tl;dr models are a crapshoot based on quality and quantity of materials given, from my experience.


Approximately how many of each were you given? I could see this being a good lab, but if materials were limited, that wouldn't really be in the spirit of the event.
2017 Hover: 2/2/2/2/3
Unome wrote:One off of the greatest streak ever :)

2018: Portage/Haslett/Allendale/GVSU/MSU
Chem: 3/4
Fermi: 5/1
Hover: 1/2
MatSci: 2/1
Mission: 5/3

kaziscioly
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Re: Materials Science C

Postby kaziscioly » Wed Mar 22, 2017 10:06 am

Tesel wrote:
Avogadro wrote:
kaziscioly wrote:Does anyone have any experience/advice about making cubic crystal models? We had to do something like this at our regional where we were given toothpicks, styrofoam balls, and beads to make a model of an FCC crystal, and that was a frustrating experience.

Yeah, I did exactly the same thing at Stoga and it made me want to rip my hair out. My best advice is to just 100% impale the things and get as many connections going as you can. If you're limited to only getting a certain number of styrofoam balls/toothpicks (like I was at Stoga) you need to be careful about how you impale the things, making sure you leave enough room to attach the other stuff to it. If you're not, I'd say to just go to town until you put together a working model.

tl;dr models are a crapshoot based on quality and quantity of materials given, from my experience.


Approximately how many of each were you given? I could see this being a good lab, but if materials were limited, that wouldn't really be in the spirit of the event.


I don't recall the numbers from when I did this, but we had an excess of styrofoam balls and not enough beads to make the structure. The toothpicks were also too fat to slide the beads on to, so we basically just made a cube out of styrofoam balls and shoved whatever couple of beads we had on to the very tips of the toothpicks.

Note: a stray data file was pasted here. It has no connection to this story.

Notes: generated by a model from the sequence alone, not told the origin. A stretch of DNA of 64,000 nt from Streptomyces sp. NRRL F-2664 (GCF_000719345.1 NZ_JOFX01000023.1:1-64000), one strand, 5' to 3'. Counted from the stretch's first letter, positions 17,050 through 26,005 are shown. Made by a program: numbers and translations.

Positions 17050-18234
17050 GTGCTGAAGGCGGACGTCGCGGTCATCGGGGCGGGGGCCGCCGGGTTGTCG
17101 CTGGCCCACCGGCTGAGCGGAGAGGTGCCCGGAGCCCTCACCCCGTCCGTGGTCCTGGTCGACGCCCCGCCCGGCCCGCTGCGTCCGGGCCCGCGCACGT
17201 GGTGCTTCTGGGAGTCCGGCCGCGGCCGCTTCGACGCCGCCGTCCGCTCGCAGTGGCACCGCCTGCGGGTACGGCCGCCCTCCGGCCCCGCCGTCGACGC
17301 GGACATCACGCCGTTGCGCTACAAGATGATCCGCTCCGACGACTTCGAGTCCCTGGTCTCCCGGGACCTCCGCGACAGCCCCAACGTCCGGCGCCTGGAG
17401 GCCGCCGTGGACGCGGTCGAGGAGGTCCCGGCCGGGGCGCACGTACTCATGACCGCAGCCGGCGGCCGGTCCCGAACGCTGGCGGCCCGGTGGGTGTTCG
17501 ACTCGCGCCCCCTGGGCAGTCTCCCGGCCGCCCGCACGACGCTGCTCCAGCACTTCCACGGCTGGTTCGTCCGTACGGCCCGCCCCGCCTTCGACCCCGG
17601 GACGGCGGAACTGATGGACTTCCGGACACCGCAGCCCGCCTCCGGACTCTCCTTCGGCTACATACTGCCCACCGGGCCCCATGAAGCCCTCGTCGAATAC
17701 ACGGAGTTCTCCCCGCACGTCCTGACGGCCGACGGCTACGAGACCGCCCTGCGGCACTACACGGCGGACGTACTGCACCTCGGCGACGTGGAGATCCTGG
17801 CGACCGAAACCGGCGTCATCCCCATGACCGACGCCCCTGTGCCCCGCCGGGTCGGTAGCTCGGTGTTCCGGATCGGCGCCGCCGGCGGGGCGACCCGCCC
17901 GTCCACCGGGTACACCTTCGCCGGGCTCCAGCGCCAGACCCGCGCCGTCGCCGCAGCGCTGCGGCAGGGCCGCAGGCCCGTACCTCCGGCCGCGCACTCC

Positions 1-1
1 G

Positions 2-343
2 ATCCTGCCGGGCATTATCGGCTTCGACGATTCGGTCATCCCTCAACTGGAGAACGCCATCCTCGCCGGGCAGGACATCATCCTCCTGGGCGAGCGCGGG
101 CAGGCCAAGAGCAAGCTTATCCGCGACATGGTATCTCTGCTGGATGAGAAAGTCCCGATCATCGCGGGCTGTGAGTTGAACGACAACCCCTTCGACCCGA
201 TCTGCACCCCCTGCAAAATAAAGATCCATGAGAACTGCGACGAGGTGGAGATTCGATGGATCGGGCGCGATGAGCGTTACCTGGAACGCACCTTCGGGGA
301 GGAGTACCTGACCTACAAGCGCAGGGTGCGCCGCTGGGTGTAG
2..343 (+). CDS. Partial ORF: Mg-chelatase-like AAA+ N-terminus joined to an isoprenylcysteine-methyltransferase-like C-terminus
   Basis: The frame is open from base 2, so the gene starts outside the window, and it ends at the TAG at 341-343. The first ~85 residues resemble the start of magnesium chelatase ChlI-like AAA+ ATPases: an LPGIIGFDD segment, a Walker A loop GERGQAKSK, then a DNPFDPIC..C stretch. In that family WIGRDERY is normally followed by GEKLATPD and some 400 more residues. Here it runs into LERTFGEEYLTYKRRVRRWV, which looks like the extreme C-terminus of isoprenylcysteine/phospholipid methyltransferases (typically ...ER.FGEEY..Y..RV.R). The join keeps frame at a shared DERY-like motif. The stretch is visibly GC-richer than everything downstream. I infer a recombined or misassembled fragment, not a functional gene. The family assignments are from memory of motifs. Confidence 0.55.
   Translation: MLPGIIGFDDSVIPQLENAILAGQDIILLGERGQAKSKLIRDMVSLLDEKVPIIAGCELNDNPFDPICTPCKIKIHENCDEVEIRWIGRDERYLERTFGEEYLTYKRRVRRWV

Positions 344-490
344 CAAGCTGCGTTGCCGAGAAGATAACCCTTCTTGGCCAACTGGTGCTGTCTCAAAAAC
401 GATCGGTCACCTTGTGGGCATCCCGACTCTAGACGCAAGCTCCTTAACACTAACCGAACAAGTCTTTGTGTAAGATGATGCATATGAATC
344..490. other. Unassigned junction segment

Avogadro
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Re: Materials Science C

Postby Avogadro » Wed Mar 22, 2017 10:40 am

I don't recall exact numbers, but it was approximately 16 styrofoam balls and the toothpicks were (relatively) unlimited. There were only about two beads per group though, which we were told to put in "about the right spot". So... yeah.
Lower Merion 2017
Subtitled: Revenge of the Non-Harriton

Placement Record:

Code: Islip | Conestoga | Tiger | Regionals | States
Out of: 61 | 42 | 36 | 37 | 36

Chemistry Lab: 9 | - | - | 4 | 4
Astronomy: 14 | - | 5 | 10 | 3
Material Science: 12 | 19 | 9 | 5 | 9
Optics: 14 | 7 | 3 | 4 | 2

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Re: Materials Science C

Postby Raleway » Sun Mar 26, 2017 1:16 am

At one invitational (SOUP), the "lab" or w/e you can call it was identifying the models. They were wood/ball models. I feel that it would be your best bet to imagine (or draw out) what it would be like with only whole balls and then connect them. In this way you might not need to make a diagonal stick (SOUP had all 90 degree sticks and you had to identify own cubic cell).
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Re: Materials Science C

Postby AllenWang314 » Fri Apr 21, 2017 1:56 pm

What does it mean when we say, "kevlar is stronger than spider's silk"? Does it refer to ultimate tensile strength, yield strength, or young's modulus, etc.?
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National Medals: 2017 Forensics 2nd, ...

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Re: Materials Science C

Postby samlan16 » Thu May 18, 2017 3:37 am

AllenWang314 wrote:What does it mean when we say, "kevlar is stronger than spider's silk"? Does it refer to ultimate tensile strength, yield strength, or young's modulus, etc.?

According to this paper (not posting the chart here due to copyright stuff; scroll down to p. 6), both the compressive and Young's moduli are greater for Kevlar. UTS is a bit subjective in this case because the cross-sectional areas of the fibers were different.